Statistical analysis

Descriptive analysis was performed to describe the characteristics of the study population. Further, bivariate analysis with chi-square test was conducted to determine the menstrual irregularity by predictor variables. Sampling weight was used to estimate the percentage distribution in univariate and bivariate analysis. Finally, multivariable logistic regression models were carried out to determine the unadjusted and adjusted association between menstrual irregularity, depressive symptoms and other explanatory variables. Variance inflation factor (VIF) was estimated to check the multicollinearity among the variables used in the study [25], and there was no evidence of multi-collinearity. Results are presented in the form of unadjusted odds ratio (OR) and adjusted odds ratio (AOR) with 95% confidence interval (CI). All the statistical analysis was performed using STATA-14.

Results

Characteristics of the study population are presented in Table 1. 11.22% of adolescent girls reported menstrual irregularity. The prevalence of mild, moderate and severe depressive symptoms among adolescents were 11.40%, 2.89% and 1.69%, respectively. Regarding health risk behaviors, one-third of girls were engaged in some type of physical activity, and 2.43% of adolescent girls were substance users. A 8.65% of adolescent girls were underweight. 45.13% of girls used pieces of cloth during the menstrual period to prevent bloodstains from becoming evident, and 14.32% of the participants experienced childbirth in the past. Most of the respondents were from 15–19 years old, rural areas, and Hindu religion. Around 13% of girls were illiterate. One-third of respondents (34.99%) were currently married. Nearly half of the respondents (46.76%) belonged to the higher wealth quintile.

Table 1 Characteristics of the study population

The prevalence of self-reported menstrual irregularity among adolescent girls by their background characteristics is presented in Table 2. The prevalence of menstrual irregularity was significantly higher among adolescent girls with moderate and severe depressive symptoms (22%). Substance users (15.53%) had a higher prevalence of menstrual irregularity. Menstrual irregularity was higher among adolescent girls those who used sanitary napkin during the menstrual period (14.43%), married girls (13.06%), and rural residents (11.72%).

Table 2 Socio-economic and demographic characteristics among girls with self-reproted menstrual irregularity (N = 12,707)

Table 3 shows the unadjusted and adjusted odds ratio of self-reported menstrual irregularity by different background characteristics among adolescent girls. Model-2 was adjusted with physical activity, substance use, menstrual hygiene practices, and childbirth experience. Model-3 was adjusted with other socioeconomic, demographic and behavioural characteristics. Unadjusted result (model-1) shows that the probability of menstrual irregularity was significantly more than two times higher among adolescents having depressive symptoms. Adolescent girls with mild (OR: 2.15, CI: 1.85–2.51), moderate (OR: 2.64, CI: 2.03–3.42) and severe depressive symptoms (OR: 2.99, CI: 2.19–4.09) were significantly 2.15 times, 2.64 times and 2.99 times more likely to have menstrual irregularity as compared to those who had minimal depressive symptoms, respectively. The magnitude of menstrual irregularity has been slightly changed when estimates were adjusted for several covariates in model-3. Physically active adolescents girls were less likely (AOR: 0.82, CI: 0.73–0.93) than physically inactive girls. Adolescent girls who used piece of cloth (AOR: 1.17; CI: 1.02–1.35) and either napkin or cloth or other materials (AOR: 1.32; CI: 1.14–1.54) for menstrual hygiene practices had a higher likelihood of menstrual irregularity as compared to those who used only sanitary napkins. Adolescent girls who experienced childbirth showed lower risk of menstrual irregularity (AOR: 0.55; CI: 0.45–0.65) than their counterparts.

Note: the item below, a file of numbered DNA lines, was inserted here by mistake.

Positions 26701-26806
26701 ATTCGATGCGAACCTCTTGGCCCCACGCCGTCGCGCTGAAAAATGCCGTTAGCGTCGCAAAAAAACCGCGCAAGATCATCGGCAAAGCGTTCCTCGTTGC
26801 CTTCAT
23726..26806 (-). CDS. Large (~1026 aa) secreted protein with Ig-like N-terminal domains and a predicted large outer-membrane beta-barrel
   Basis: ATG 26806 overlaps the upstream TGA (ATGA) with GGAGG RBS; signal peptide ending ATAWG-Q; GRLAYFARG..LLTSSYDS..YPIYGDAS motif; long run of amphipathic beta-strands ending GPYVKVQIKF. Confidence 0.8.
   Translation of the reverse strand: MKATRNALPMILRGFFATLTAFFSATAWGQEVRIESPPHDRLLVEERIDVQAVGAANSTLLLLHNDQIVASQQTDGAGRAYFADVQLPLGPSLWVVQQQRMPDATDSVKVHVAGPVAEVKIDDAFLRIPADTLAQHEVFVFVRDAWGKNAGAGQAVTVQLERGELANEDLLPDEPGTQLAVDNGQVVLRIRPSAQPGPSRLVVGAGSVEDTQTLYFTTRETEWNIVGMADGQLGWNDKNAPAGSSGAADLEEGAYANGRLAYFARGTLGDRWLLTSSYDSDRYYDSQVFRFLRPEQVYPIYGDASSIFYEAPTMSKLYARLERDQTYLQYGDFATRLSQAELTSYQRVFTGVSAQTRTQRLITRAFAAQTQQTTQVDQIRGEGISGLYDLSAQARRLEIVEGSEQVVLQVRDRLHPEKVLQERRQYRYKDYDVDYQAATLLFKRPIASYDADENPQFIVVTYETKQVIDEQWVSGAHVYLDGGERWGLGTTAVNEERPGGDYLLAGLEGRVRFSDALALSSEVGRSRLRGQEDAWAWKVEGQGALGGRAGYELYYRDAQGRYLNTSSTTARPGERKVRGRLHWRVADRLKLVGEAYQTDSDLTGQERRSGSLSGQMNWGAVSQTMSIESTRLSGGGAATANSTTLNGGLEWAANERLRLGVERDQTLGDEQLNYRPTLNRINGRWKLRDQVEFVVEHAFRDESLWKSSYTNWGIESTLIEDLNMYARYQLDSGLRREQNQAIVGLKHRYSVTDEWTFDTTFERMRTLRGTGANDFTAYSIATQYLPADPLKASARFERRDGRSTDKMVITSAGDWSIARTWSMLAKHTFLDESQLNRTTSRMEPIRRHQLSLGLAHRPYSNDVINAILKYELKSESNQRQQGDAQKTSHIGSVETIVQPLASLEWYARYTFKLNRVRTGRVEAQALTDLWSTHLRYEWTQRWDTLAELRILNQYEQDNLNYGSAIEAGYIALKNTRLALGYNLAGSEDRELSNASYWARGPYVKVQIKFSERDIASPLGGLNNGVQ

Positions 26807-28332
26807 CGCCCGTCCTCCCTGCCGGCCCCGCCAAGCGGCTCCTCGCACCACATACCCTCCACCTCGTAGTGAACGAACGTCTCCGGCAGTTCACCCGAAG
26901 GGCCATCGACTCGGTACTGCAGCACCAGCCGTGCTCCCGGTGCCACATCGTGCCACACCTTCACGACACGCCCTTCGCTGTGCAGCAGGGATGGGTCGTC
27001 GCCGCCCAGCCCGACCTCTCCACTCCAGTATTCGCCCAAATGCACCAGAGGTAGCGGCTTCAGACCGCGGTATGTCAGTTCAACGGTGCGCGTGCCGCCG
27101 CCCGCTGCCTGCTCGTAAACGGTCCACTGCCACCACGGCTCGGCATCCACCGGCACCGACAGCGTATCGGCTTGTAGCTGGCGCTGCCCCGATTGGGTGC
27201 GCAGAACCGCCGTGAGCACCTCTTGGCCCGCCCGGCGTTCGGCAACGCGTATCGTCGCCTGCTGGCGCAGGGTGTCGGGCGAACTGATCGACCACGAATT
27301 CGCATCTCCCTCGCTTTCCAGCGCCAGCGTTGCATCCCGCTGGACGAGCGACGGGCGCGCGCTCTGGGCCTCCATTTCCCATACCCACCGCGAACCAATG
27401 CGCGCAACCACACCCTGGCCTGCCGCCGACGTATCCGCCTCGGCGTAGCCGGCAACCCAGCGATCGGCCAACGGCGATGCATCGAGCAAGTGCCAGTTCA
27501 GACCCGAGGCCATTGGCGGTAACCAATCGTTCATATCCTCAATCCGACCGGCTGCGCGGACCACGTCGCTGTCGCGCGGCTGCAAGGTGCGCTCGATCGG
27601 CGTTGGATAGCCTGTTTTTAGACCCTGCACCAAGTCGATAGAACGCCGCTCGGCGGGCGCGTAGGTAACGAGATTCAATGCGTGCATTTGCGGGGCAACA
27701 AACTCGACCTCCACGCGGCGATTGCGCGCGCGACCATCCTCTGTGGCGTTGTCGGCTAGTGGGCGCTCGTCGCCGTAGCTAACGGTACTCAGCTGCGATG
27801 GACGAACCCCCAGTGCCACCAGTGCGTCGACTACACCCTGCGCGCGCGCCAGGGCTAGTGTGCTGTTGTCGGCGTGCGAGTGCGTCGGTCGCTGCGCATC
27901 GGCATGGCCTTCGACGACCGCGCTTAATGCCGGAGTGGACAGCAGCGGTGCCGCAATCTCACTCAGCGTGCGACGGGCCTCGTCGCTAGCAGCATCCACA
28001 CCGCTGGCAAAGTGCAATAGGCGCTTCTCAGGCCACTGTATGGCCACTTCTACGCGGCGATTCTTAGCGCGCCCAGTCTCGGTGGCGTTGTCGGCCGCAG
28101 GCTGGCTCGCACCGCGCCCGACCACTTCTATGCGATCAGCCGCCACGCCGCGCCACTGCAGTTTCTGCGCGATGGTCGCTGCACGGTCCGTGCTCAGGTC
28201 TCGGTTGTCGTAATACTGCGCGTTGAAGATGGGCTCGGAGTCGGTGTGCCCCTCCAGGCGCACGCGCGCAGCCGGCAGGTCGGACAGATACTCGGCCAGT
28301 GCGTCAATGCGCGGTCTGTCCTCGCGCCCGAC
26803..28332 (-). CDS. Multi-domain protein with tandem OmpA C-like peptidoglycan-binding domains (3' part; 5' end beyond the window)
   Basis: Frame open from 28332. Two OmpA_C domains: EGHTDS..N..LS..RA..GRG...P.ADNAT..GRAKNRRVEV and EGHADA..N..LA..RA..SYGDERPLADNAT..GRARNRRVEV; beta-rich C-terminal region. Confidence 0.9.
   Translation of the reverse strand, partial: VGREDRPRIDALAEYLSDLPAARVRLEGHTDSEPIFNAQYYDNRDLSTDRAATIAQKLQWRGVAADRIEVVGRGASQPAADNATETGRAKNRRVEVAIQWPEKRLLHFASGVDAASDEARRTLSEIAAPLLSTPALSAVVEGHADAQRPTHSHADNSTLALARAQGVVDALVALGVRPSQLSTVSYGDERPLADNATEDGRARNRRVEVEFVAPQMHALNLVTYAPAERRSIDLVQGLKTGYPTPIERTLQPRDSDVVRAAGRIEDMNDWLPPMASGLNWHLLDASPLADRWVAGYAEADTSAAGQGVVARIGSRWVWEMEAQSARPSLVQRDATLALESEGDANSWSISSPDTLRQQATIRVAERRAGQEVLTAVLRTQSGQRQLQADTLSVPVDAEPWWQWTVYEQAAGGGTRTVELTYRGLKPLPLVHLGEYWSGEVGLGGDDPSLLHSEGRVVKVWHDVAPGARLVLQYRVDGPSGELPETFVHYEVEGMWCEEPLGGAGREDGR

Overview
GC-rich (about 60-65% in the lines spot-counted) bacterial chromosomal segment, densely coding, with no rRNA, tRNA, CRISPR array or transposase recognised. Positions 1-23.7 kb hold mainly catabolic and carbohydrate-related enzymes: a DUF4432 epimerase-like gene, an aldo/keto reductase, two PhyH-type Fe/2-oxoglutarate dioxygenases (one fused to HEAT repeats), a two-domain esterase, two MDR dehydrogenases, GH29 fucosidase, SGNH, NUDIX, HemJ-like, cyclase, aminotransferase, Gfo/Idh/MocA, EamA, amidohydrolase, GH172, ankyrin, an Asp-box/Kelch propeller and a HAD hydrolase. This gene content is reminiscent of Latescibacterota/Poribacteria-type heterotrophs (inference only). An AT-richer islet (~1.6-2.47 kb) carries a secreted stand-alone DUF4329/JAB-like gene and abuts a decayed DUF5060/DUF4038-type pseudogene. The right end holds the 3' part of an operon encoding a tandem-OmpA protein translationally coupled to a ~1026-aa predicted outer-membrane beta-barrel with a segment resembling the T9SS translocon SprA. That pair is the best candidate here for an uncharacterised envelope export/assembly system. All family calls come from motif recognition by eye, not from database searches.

Table 3 Odds ratio of self-reported menstrual irregularity among adolescent girls by background characteristics (N = 12,707)

After adjusting for other sociodemographic and economic covariates in model-3, the association between menstrual irregularity and depressive symptoms remained significant; however, we did not find any significant association between menstrual irregularity and physical activity, substance use, year of schooling and wealth quintile. The menstrual irregularity was significantly higher in adolescents aged 15–19 years (AOR: 1.43; 95% CI: 1.020–2.002) and married (AOR: 1.56; CI: 1.342–1.804) than in girls aged 10–14 years and unmarried respectively. OBCs and Hindu religion were found to be negatively associated with menstrual irregularity than non-SC/ST/OBC and non-Hindus, respectively. Adolescent girls from urban areas were less likely (AOR: 0.76; CI: 0.668–0.869) to have menstrual irregularity than their rural counterparts.

Discussion

Irregular menstruation is a significant indicator of present and prospective health issues in women. It is a common problem among adolescent girls and has an impact on their day-to-day activities. However, it receives little attention, particularly in developing and underdeveloped nations. The present study was conducted to explore the prevalence of self-reported menstrual irregularity among adolescent girls and to investigate the association of depressive symptoms with irregular menstruation. In this population-based study of Indian adolescents, 11.2 percent of girls aged 10–19 years reported having irregular menstruation, which was lower than previously reported in various parts of India [26,27,28,29,30]. A study in the northern part of India has reported that nearly 28.7 percent of adolescent girls experienced irregular menstruation [28]. According to studies from southern India, 23–38 percent of college students have menstrual irregularities [26, 29, 31]. Some of the reasons for this variation include disparities in the definition of irregular menstruation employed by researchers and the age distribution of participants. In addition, during a face-to-face interview, individuals may be hesitant to discuss menstrual problems.